Rats. Got plenty of them.
Ready to pay a compliment? I offer my personal Best of 2008 list (“gold stars”) You'll have your own:
Sue Winter's almond brickle toffee recipe, which came with a lesson, starting with that melted butter in the iron skillet…
Betsy's 20-year-old Subaru, which will go up hill when nothing else will…
The fact that ice cream is now available on Matinicus, at least in the warmer weather…
Maine Energy of Belfast…it's a pleasure doing business with you, sirs…(more later on that one…)
The Robin R and the Jackie Renee, their captains, deckhands, and dogs. We all thank you. Last summer was a foggy one!
Anna McEnulty's tiramisu, the best in Maine…(Hmmm, there seems a sugary theme here…I guess it's the time of year.)
Do we need to look back after all? OK, but no rough stuff. My “Regrets of 2008” list (or “if I had it to do over…”)
When in the 'Keag Store in South Thomaston the day after Christmas buying a dozen eggs and a case of Budweiser for my brother, when the clerk looked up, not thinking in time to make the comment, “Yeah, we're makin' egg nog.”
When in Johnson's Sporting Goods, and everybody in there seemed to be either from Matinicus, talking about Matinicus, or wearing a “Matinicus Tactical Team” machine gun t-shirt, buying just a humble box of .410 shells. Think of the possibilities.
When driving up Main Street in Rockland last fall and a certain troublemaker of considerable local repute crossed in front of me, I braked quickly for his safety, of course. I was on my way to Herrick's to rent the truck to do the recycling run, and will confess to thinking “I should come back around with that; then it might say in his obituary that he was run over by a garbage truck.”
Recognizing that contentment comes from wanting what you've got, and after a round of visiting other people's homes and making adjustments, I offer my “All the Comforts of Home” gratitude list:
A fire going all the time in the kitchen stove (how do you warm your backside on a hot-water baseboard or a little register in the floor?)
Fresh-ground perked coffee (neither creosote nor dishwater nor raspberry-caramel-surprise)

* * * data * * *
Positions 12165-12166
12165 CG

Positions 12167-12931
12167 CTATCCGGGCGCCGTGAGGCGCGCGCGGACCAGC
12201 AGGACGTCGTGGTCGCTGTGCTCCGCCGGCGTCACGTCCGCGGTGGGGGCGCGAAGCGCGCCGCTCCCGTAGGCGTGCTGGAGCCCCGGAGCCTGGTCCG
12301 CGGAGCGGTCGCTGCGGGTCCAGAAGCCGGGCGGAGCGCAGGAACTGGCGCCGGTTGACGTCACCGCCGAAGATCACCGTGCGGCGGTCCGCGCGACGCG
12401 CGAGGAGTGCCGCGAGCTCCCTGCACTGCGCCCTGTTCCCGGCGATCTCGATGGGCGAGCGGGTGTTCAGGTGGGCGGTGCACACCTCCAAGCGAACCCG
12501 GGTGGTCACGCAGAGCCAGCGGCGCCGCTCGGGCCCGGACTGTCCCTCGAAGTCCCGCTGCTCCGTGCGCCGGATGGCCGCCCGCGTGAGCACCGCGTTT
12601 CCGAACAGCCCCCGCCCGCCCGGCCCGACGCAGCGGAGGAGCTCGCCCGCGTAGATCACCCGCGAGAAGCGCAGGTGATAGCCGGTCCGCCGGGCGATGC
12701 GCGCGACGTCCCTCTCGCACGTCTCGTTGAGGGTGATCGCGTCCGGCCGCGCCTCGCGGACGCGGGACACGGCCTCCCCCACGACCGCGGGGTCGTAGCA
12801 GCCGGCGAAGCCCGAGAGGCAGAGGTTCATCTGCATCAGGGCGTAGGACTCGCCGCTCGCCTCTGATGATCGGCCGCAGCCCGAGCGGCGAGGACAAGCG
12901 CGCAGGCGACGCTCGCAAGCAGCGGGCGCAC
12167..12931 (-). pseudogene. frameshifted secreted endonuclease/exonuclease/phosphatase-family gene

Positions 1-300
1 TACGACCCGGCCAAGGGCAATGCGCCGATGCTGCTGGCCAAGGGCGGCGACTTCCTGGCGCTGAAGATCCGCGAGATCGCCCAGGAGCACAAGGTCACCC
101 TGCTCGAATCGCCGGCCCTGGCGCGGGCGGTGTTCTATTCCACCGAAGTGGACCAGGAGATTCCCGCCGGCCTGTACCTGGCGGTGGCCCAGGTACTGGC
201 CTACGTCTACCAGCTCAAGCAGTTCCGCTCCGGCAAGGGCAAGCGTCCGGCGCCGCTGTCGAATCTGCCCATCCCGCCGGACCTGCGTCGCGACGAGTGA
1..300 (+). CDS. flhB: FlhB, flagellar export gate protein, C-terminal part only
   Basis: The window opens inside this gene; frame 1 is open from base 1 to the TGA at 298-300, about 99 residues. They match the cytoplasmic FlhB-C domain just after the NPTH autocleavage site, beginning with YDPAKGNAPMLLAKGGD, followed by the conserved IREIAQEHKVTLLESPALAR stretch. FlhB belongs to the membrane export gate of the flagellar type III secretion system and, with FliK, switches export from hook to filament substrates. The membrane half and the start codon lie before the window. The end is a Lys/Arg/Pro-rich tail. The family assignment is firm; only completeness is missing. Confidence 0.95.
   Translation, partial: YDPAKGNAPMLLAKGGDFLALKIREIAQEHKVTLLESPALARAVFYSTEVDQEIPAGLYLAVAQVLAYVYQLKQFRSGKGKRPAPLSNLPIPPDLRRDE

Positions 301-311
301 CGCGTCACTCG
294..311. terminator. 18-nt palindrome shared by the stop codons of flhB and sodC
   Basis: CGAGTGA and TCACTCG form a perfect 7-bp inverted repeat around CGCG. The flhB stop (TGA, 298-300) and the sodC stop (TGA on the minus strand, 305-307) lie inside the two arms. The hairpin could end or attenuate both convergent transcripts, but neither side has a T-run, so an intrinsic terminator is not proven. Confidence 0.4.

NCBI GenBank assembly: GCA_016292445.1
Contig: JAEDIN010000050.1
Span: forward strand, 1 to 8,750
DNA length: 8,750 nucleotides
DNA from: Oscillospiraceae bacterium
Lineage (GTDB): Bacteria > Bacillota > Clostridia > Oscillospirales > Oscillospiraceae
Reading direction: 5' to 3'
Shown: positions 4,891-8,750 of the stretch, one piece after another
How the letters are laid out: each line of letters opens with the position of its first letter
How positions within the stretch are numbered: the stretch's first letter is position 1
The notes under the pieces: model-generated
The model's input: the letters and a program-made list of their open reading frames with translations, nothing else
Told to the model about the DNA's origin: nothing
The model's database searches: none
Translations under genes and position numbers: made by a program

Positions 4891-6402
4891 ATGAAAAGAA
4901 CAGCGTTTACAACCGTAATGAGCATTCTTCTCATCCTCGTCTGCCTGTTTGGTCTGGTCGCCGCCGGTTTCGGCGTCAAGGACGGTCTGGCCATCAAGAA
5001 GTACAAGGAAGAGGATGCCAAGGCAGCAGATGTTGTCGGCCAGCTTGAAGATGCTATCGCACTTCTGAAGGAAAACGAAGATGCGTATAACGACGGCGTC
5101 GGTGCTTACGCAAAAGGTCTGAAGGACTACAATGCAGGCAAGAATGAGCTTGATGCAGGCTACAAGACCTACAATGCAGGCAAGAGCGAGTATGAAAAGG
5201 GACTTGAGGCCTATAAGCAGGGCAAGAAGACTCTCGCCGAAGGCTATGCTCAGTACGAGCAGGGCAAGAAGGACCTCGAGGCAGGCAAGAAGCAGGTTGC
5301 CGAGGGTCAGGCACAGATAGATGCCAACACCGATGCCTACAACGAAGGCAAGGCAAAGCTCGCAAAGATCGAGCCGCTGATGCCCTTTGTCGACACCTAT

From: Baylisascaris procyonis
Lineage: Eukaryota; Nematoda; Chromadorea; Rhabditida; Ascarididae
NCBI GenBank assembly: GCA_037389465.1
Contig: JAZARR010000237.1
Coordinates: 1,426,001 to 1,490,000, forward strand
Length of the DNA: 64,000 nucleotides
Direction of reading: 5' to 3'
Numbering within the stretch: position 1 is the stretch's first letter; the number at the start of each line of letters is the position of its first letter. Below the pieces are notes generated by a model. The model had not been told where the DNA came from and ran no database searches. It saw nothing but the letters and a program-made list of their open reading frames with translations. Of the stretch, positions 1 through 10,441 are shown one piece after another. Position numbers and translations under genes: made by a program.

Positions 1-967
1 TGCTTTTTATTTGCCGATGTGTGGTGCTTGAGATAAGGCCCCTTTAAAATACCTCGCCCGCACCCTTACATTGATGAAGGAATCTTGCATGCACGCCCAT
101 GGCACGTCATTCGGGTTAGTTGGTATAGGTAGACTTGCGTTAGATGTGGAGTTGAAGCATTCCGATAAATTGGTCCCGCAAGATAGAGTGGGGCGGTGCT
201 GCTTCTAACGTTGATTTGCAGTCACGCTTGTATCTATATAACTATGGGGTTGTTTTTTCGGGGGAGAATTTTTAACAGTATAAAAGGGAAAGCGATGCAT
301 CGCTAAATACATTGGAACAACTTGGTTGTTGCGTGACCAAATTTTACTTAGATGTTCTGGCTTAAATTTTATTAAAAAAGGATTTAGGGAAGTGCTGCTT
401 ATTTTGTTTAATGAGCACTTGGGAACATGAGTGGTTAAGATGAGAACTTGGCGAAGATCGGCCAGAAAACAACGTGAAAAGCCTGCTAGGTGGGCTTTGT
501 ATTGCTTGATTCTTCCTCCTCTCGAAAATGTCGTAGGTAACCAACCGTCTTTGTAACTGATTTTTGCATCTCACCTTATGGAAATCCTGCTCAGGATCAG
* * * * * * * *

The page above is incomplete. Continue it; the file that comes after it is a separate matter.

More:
Whole milk for said coffee (no skim, no soy, no non-dairy plaster dust,)
Big, hand-made beautifully colored mugs to drink it from (just a nice touch,)
Absolutely boiled tea water (as opposed to microwaved,)
Not having to call the fix-it guy because he lives right here,
No water in my kerosene,
Mid-winter days of homebody solitude when I don't even have to brush my hair,
A husband who has a bread recipe from his Danish grandmother and isn't afraid to use it.
List of things people out here have taken on the airplane which the TSA doesn't usually like to see in the passenger cabin:
Cordless drill with the bit in (that one was the funeral director)
Bag containing unknown substance (usually either a bottle of rotgut or the sternman's laundry)
Kukhri (large Nepalese knife also useful as camp ax, thus twice banned)
Turpentine, baseball bat, nun-chuks, meat cleaver, Clorox, Mapp gas torch, wrecking bar, firecrackers, lacrosse stick, large adjustable wrench and, most frightening of all, snow globes. Yes, those are absolutely outlawed, except here.
Blacksmith's tools are not specifically addressed on the list but large hammers, certainly, are a no-no.
Hockey stick (this one still makes me laugh out loud. Imagine trying to hijack an airplane with a hockey stick.
If this comment results in me being on the watch list, hey. I've already been fingerprinted. Twice. That's a subject for another day; let's just say it makes you proud to be an American. That topic would make a good list, too. Peace.
Eva Murray would gladly read your list of good ideas, as long as they don't suggest she go to the gym three times a week, shop for fresh greens at the farmer's market, or order pizza every Saturday while living on Matinicus Island.